Since nutrition plays an essential role in overall wellness, it stands to reason that food choices may impact brain health, too. Researchers believe a cleaner, healthier diet may help brain health by warding off Alzheimer’s disease and other forms of dementia. Consider the lifestyle of people living in the Blue Zones as evidence.
Blue Zones and Brain Health
Blue Zones are regions where people experience the longest, healthiest lives. They have lower rates of many life-limiting diseases, including heart disease and Alzheimer’s. Ikaria, Greece, is one example. Residents there are 75% less likely to develop dementia than their peers in the United States.
While people in Blue Zones are physically active on a daily basis, researchers believe diet might be the key to warding off disease. What do people in the Blue Zones eat that may be protecting brain health? Here’s what researchers say make up the core of a Blue Zone resident’s diet.
Blue Zone Residents’ Diet
- Mostly whole foods: Instead of a diet high in convenience foods or menus that alter the natural state of foods, people in the Blue Zones consume mostly whole foods. Fruits and vegetables make up the bulk of their diet. Healthy nuts, such as walnuts, almonds, pistachios, and cashews, are also staples.
- Less meat: Unlike traditional Western diets, people in Blue Zones eat very little meat. Most consume only two ounces of meat, which includes beef, pork, and chicken, no more than five times a month. Instead, Blue Zone residents eat fish in moderation, primarily sardines, cod, and anchovies.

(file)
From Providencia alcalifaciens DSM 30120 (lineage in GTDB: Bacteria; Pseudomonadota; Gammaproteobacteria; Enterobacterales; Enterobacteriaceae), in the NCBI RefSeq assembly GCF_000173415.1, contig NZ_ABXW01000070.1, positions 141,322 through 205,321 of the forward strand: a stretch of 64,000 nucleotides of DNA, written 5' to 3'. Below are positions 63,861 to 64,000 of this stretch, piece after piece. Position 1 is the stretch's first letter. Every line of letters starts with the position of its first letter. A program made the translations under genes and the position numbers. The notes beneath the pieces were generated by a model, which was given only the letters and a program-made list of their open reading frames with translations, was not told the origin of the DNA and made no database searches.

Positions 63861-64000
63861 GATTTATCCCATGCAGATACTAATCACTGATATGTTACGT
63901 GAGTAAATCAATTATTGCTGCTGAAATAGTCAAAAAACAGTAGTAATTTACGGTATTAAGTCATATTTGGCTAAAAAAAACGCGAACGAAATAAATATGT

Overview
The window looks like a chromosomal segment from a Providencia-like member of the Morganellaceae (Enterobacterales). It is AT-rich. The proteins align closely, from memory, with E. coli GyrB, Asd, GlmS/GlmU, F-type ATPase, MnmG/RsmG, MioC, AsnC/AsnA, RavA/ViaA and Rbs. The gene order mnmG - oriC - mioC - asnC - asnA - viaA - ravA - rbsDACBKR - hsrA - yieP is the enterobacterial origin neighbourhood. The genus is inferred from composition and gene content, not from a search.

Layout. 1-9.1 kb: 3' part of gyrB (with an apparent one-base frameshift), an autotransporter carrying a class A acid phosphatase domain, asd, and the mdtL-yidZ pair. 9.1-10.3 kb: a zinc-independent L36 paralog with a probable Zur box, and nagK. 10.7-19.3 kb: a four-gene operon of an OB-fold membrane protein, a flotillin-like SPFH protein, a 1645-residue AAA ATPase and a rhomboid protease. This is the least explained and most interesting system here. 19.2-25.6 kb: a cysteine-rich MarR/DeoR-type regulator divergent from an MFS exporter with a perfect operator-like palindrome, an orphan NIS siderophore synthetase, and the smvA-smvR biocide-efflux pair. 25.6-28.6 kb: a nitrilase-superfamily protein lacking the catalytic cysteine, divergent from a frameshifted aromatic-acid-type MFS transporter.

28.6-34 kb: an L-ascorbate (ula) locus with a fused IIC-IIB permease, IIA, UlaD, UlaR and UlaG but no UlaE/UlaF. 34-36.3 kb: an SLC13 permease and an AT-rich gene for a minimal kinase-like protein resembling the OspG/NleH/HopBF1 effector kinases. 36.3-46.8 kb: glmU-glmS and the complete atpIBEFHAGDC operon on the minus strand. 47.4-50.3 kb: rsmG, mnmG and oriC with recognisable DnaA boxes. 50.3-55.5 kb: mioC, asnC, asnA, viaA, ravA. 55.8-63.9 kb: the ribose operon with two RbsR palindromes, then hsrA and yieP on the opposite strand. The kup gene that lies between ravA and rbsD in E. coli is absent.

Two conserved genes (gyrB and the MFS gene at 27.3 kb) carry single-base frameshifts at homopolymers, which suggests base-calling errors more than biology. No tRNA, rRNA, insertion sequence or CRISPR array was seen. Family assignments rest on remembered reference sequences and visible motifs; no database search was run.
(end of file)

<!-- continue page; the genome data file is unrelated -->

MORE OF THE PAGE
- Limit eggs: Many healthy eating plans use eggs to replace meat as a protein source. Blue Zone guidelines, however, suggest consuming few eggs. If you do eat eggs, they should have omega-3 fatty acids. Omega-3 eggs are produced when flaxseed is added to the hens’ diets.
- Consume beans: Beans are considered a superfood in the Blue Zones. That’s because they tend to be low in calories while high in fiber and protein. Because they are so filling, beans can prevent you from overeating and gaining weight.
- Eat whole grains: Whole grain breads are best, as they contain fiber and other essentials. By contrast, breads and pastas that contain bleached white flour should be avoided. The body converts white flour into sugar, which results in spikes in insulin levels.
- Minimal sugar: Americans have a long-established love of sugar. Sometimes it’s from hidden sources, such as condiments, marinades, dried fruits, and yogurt. Sugar is a leading cause of inflammation in the body. Inflammation is linked to health problems, such as diabetes, Alzheimer’s, and heart disease.
- Avoid dairy: Blue Zone residents swap dairy with foods made from goat’s milk or sheep’s milk. That helps them avoid potential problems with lactose while also reducing sugar and fat intake.
- Stay hydrated: One final tip garnered from Blue Zone diets is to stay hydrated. Blue Zone residents drink mostly water, but also rely on foods with a high water content. Common ones include berries, cucumber, leafy greens, celery, and melon.
As is true of any major lifestyle change, starting slowly and making gradual adjustments to your diet might lead to greater long-term success in the form of brain health.
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